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Drug shortages are more disruptive than ever. Use these tips to stay ahead of the trend.

Drug shortages are more disruptive than ever. Use these tips to stay ahead of the trend. 

A recent survey revealed 86% of hospital pharmacists believe drug shortages are occurring more often during the pandemic, and those shortages are more disruptive than ever. There are 212 products listed on ASHP’s current drug shortage list. Causes of shortages include natural disasters, transportation delays, raw material issues, increased demand and quality concerns, among others.

Shortages lead to significant patient safety concerns. They can affect patient care by causing treatment delays, use of less effective medications, or medication errors, resulting in adverse outcomes. Best practices for managing medication shortages must first consider potential impacts on patient safety. Following are some tips to get you started or to enhance your current processes.

- Managing shortages is a team sport! Pharmacy leaders should seek to engage representatives from pharmacy staff, medical staff, nursing, informatics/technology, educators, risk management, ethics, senior leaders, clinical leaders and patient safety leaders.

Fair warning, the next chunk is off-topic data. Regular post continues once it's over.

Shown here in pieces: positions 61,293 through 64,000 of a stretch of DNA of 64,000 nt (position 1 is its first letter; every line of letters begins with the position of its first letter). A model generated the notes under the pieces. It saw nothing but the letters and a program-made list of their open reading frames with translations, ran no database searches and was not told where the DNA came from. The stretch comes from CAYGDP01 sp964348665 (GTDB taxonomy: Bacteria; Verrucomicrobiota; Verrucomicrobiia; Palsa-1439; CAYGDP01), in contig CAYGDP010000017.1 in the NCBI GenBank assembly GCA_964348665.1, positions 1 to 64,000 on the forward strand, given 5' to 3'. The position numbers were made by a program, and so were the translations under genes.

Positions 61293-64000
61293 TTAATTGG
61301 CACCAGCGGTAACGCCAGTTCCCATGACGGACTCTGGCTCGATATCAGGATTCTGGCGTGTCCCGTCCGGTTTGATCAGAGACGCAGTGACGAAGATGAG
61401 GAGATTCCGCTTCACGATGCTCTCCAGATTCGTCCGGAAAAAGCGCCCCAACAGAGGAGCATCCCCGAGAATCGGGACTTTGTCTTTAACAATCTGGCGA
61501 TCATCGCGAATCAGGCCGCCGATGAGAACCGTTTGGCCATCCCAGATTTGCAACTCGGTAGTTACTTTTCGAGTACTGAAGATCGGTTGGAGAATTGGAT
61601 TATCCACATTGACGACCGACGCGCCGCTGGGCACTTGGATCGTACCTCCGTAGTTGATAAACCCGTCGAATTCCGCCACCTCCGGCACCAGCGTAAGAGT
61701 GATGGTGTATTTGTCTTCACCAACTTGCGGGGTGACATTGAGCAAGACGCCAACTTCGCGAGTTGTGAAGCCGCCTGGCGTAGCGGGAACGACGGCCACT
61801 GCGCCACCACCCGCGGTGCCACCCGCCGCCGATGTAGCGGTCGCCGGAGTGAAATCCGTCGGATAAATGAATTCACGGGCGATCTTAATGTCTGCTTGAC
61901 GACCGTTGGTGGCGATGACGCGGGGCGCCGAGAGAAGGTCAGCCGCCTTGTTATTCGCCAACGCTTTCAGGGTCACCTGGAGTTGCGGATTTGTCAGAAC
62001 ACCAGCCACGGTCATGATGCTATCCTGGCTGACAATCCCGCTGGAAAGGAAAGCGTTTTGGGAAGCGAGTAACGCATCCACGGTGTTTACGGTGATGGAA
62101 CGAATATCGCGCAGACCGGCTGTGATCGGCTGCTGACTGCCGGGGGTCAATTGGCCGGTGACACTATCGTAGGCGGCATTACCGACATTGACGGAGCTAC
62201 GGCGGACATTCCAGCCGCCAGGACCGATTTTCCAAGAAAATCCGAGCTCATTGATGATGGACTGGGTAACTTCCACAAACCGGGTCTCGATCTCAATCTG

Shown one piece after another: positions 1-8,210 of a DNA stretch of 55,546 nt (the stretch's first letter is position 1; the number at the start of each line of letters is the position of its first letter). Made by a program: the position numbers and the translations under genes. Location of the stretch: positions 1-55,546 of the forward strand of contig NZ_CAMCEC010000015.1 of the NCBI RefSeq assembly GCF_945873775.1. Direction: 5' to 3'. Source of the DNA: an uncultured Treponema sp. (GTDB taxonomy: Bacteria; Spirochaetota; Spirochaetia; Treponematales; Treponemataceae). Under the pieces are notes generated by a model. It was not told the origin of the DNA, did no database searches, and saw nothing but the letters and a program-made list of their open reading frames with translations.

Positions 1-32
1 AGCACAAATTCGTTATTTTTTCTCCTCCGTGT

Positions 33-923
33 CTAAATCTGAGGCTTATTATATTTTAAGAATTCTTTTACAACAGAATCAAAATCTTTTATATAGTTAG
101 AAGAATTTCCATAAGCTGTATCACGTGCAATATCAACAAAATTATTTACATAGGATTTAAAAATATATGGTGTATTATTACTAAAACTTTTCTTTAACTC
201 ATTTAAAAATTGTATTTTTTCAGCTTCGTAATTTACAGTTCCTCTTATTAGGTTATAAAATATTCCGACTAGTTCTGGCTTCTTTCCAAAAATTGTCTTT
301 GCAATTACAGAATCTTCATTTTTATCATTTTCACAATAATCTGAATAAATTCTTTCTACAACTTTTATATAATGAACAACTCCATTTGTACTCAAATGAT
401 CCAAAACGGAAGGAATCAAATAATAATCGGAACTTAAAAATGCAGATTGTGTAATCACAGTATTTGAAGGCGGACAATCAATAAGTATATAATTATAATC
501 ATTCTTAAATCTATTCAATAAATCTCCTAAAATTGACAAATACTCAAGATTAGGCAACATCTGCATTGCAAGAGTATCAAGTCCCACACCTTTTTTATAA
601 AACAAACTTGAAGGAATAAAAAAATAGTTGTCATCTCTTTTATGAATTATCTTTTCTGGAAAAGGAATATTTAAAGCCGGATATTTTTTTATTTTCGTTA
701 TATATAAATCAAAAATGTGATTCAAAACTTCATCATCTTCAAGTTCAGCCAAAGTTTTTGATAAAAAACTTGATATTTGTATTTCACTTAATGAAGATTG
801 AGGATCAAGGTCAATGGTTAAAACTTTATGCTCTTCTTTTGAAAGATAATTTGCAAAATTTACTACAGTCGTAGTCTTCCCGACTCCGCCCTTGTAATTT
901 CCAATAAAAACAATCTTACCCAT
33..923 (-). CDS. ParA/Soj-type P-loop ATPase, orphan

- Stay informed and be proactive. Regularly monitor drug shortage resource sites and watch for signs of impending shortages.

 - When shortages are identified, assess your circumstances. How much do you have on hand? How long will it last? How often should you reassess before taking action? Start considering your options early.

 - Create an action plan. Consider use of alternative supplies and evaluate them based on safety, efficacy, availability and cost (in that order). Other options include therapeutic alternative agents and/or restrictions. Remember to examine technology changes needed for your medication use process.

- Communicate to all stakeholders. An ongoing forum for shortage communication is ideal; this will allow you to share shortage updates for every step identified in bold.

- Implement changes. Use checklists – they will be helpful for when you need to “undo” changes made when the shortage resolves. Utilize alerts at the point of care whenever possible.

- When the shortage is resolved, be sure to reverse (and communicate) all changes made related to the shortage. Time to use those handy checklists!

Shortages can me managed safely by following best practices. Be ready and avoid crisis mode.

For additional information on drug shortages, visit the following links:


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Supplies (General Pharmacy Supplies)